I’m a bit behind in writing up this report on teacher evaluation. But as this topic is likely to be on the national scene for a while, I expect you won’t hold it against me.
The report, from the Hope Street Group, was put together with input from teachers, not just policy folks, an important thing to keep in mind as these new systems are developed. It has a great overview of the different issues at play, and ultimately, it recommends that both objective measures (value-added data, student work, teacher-generated growth goals a la Teach For America) and observational measures of classroom performance, conducted by trained instructional leaders, according to a performance-based set of measures, should make up the system.
Over at Eduflack, Patrick Riccards situated the report’s recommendations within the two accountability manifestos of the Education Equity Project and “Bolder, Broader” group. I really can’t improve on his analysis, so I’ll just direct you there.
And the Hope Street Group is getting an extra shot in the arm now that Alice Johnson Cain, a longtime staffer for House Education and Labor Committee Chairman George Miller D-Calif., will be heading there to work on teacher-effectiveness issues. (Having reported on AJC’s boss for years, and by extention her own work, I can attest that this is a real coup for the group.)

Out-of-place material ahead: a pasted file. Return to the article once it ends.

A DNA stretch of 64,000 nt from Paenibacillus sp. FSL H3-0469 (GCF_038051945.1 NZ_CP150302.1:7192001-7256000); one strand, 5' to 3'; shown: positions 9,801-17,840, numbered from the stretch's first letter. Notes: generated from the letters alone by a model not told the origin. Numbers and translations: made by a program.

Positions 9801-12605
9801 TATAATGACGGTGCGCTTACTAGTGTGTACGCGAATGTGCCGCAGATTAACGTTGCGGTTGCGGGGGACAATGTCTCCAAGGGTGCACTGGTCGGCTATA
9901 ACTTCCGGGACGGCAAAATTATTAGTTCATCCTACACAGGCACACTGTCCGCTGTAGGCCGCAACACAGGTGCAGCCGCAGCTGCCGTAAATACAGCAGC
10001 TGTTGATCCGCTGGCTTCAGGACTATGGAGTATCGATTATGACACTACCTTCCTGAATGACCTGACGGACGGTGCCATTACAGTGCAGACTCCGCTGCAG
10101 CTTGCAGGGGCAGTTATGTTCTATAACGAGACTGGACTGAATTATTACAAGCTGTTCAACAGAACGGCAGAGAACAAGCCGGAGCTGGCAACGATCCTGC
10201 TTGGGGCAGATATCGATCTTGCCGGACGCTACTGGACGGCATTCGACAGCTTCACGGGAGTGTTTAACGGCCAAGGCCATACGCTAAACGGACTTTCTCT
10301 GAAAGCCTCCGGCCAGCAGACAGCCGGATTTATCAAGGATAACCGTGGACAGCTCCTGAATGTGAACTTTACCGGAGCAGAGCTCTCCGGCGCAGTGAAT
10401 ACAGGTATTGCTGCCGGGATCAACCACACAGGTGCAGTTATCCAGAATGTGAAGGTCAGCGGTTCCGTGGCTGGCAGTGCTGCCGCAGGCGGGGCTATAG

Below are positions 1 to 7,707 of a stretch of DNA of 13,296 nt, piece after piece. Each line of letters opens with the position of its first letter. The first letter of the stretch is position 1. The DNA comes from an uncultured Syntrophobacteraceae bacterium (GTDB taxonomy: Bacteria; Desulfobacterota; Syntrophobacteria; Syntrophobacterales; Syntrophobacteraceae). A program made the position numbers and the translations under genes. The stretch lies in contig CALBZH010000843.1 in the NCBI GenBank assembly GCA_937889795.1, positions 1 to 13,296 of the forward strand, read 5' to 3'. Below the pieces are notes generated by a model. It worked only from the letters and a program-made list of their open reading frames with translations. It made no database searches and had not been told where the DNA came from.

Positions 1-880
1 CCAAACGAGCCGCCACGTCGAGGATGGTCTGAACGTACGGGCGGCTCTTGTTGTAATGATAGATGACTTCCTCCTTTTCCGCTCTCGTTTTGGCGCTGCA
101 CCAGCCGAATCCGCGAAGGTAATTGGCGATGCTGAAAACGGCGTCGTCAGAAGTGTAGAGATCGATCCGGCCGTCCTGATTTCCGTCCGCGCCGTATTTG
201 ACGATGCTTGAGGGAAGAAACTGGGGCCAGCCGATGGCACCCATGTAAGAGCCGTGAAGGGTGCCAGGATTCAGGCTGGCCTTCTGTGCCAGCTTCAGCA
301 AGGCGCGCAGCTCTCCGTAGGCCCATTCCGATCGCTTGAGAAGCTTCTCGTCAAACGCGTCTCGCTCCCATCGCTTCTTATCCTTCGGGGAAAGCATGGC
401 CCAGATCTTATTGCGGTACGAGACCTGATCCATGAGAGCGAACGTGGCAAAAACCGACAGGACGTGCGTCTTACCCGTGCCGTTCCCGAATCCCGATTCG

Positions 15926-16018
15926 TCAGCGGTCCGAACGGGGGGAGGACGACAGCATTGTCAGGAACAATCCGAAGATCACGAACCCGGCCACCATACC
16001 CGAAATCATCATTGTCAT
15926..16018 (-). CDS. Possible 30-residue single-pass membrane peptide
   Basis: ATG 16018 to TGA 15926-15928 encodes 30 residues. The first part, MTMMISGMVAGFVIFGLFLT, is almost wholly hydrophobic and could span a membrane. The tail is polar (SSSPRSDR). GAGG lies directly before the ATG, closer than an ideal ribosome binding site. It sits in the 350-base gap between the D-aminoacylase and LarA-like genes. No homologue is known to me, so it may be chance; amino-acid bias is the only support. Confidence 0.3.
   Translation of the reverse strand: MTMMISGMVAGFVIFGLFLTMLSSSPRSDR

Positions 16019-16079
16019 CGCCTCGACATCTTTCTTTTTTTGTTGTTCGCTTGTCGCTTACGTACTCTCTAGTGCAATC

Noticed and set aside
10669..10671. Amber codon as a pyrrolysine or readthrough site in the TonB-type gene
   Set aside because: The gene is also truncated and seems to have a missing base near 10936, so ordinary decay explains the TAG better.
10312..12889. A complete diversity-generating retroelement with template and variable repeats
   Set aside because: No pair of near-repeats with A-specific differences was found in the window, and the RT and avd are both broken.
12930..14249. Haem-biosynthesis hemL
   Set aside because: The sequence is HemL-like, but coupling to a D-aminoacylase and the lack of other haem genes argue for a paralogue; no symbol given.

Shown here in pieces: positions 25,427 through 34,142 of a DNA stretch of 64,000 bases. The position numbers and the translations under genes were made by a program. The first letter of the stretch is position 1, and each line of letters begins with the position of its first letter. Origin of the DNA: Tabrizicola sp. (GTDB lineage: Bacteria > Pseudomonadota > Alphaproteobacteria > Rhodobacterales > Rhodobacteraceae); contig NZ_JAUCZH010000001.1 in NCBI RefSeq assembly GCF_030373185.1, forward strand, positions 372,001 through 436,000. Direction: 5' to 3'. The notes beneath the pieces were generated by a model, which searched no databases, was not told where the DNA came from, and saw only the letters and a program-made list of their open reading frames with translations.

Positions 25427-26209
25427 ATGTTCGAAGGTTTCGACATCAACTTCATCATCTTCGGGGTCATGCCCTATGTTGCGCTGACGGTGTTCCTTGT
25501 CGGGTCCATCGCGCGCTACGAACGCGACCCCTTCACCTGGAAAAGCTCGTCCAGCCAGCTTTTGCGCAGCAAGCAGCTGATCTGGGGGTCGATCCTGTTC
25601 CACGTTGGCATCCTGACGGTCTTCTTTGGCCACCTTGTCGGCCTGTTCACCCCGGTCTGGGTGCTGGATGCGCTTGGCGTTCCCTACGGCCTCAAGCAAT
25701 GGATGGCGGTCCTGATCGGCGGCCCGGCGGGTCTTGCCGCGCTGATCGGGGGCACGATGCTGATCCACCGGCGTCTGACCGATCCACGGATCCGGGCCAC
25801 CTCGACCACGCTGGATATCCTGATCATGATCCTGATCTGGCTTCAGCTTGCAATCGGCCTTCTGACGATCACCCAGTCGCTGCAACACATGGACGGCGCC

One thing that worries me a bit, though, is that despite all these reports on teacher evaluation, there seem to be very few models that exist districtwide. (Plenty of individual schools do a good job with evaluations, but as we all know, scaling up is hard to do.) Both Cincinnati and now the District of Columbia have attempted to place a performance-based evaluation system at the center of teaching and learning, but in both cities, the effort has turned out to be controversial.
A version of this news article first appeared in the Teacher Beat blog.